How to Pressure Can Chicken

Home / Self Reliance / Canning / How to Pressure Can Chicken

Depending on where you are in your food storage journey, you may or may not have considered adding canned meats into your storage plans. When I started to work on my three month supply, I realized there were very few meals in my regular cooking that are purely shelf stable. It seemed boring to just have chili or spaghetti for every meal in my plan, and I wasn’t getting all of the benefits of stocking up on my regular foods. I decided I would count freezer foods in my three month supply planning, and that helped a little bit. But over time, especially as I’ve gotten more comfortable with powerless cooking, I’ve realized that I would really like to have some better shelf stable meal options just in case of a powerless emergency.

Last month I experimented with pressure canning ground beef for the first time … and this month I ventured into the world of pressure canning chicken. It was soooo easy! For a quick review on pressure canners, view our post on pressure canners versus presser cookers. Then come on back and see how easy pressure canning chicken is!


How to Pressure Can Chicken: Raw-Pack Method

All the tools you need to get started!

Step 1: Wash all jars, lids, and rings. No need to sterilize them for pressure canning. Keep them at room temperature.

Step 2: Start water boiling to fill the jars with.

Step 3: Cut up frozen chicken into bite-sized pieces. (Let it thaw for just a little bit so it isn’t TOO rock hard)

Step 4: Throw the chicken into jars, fill it all the way to the very top.

Step 5: Fill each jar with hot water leaving 1 inch of open space at the top of the jar. Poke down any chicken that is sticking above the water.

Step 6: Put all the jars into the pressure canner and pour in 3 quarts of boiling water.

Step 7: Place lid on the pressure canner and turn up the heat on your stove. Allow steam to vent out for ten minutes before placing on the pressure regulator.

Step 8: Bring the pressure up to the correct amount for your elevation (mine was 13 pounds pressure). Process for 75 minutes for pints and 90 minutes for quarts.

Step 9: Remove the pressure canner from the stove and allow pressure to come down naturally. This can take a long time so be prepared to wait. Remove the pressure regulator from the vent pipe, wait 10 more minutes.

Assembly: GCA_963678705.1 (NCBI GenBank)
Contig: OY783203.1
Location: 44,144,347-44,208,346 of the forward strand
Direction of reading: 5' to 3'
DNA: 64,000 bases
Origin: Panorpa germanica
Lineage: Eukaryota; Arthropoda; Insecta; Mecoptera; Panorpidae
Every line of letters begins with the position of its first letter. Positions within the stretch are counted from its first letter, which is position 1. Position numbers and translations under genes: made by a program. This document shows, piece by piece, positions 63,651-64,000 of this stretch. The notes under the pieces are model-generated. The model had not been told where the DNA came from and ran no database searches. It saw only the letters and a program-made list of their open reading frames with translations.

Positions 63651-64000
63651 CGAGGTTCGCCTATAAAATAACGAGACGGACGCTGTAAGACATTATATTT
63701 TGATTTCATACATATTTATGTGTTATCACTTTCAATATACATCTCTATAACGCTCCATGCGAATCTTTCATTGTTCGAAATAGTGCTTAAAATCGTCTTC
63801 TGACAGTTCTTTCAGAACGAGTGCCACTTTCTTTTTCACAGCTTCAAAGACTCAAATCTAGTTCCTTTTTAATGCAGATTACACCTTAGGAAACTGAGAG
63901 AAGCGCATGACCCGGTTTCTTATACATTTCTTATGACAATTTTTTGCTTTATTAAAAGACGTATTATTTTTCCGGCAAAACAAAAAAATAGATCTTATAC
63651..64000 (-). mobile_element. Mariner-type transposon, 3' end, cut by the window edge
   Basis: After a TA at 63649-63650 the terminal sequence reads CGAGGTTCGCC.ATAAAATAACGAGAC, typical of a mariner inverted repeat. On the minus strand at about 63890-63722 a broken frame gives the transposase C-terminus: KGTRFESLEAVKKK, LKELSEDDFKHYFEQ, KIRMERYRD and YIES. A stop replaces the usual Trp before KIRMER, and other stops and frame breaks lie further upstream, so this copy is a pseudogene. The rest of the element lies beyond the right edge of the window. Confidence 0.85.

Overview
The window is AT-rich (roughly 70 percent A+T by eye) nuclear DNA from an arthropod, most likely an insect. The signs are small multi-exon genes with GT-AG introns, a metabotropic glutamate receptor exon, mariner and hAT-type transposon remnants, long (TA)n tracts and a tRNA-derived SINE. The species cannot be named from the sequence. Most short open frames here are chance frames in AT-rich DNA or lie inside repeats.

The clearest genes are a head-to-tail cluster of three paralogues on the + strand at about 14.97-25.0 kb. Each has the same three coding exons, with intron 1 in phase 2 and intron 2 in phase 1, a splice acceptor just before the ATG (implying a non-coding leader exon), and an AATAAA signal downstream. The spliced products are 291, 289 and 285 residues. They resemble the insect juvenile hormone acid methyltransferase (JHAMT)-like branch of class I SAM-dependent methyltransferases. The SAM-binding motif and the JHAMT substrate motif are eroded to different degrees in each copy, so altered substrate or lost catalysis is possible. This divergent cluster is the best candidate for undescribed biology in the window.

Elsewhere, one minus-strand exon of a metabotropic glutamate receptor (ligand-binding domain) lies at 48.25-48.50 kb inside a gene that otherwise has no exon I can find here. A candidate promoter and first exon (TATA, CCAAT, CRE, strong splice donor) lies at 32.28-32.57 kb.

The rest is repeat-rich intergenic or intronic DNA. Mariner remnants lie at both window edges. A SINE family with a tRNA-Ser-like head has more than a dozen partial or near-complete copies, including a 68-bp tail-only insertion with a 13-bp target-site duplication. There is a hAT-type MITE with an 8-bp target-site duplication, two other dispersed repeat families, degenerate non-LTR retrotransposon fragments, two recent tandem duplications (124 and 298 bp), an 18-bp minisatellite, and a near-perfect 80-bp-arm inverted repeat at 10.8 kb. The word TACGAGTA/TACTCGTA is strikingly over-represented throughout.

Step 10: Remove jars from canner and allow to cool. Then check the seals, label them with the date canned, and ENJOY!

Please note: I followed the directions in my manual and in my Ball Canning Guide. Your manual may be different so make sure you double-check before you do this on your own!

  • Kari S Ellis

    I have a Cuisinart Electric 6-Qt Pressure Cooker. Can I can, using Ball jars, in this pressure cooker? I have not seen any videos here for using this to actually can chicken beef, beans, etc. Thanks!!

    • You can’t do canning in an electric pressure cooker. Sorry!

  • janb

    I would like to know how much chicken do I need to can 48 pints? Is it a pound per pint jar? or more? I can not find anything on the net to figure this out. I don’t want left over chicken and no jars but I really don’t want not enough chicken.

    • It was about 1 and half large chicken breasts per jar. Probably a little bit less than one full pound.

    • PhillipF

      Generally, it is 1 pound of chicken per pint jar. I tend to like boneless / skinless breasts. Watch out for the chicken breasts you buy at the grocery store … some packages read “up to 15% chicken broth added”, which may give you less chicken for canning.

  • Kimber

    Ok, so it’s my first time pressure canning raw chicken and the overpressure valve on my all american canner hasn’t raised, it that normal or did I do something wrong? Help would be great. Thanks.

    • I haven’t used that type of pressure canner but hopefully someone else can give you some insight. Or you can try calling the manufacturer. Sorry!

  • Leasa Ryan-Janssen

    This would be wonderful for making chicken pot pies!

  • pjoma

    I am excited to try canning chicken for the first time and found your site very helpful – and all the comments were fun to read…that is until I got to “how do you use your canned cubed chicken?” and the response was “I throw it in Chicken or Tuna helper” … you go thru all the trouble of canning chicken then used processed helper to complete your meal? Make your own “helper”!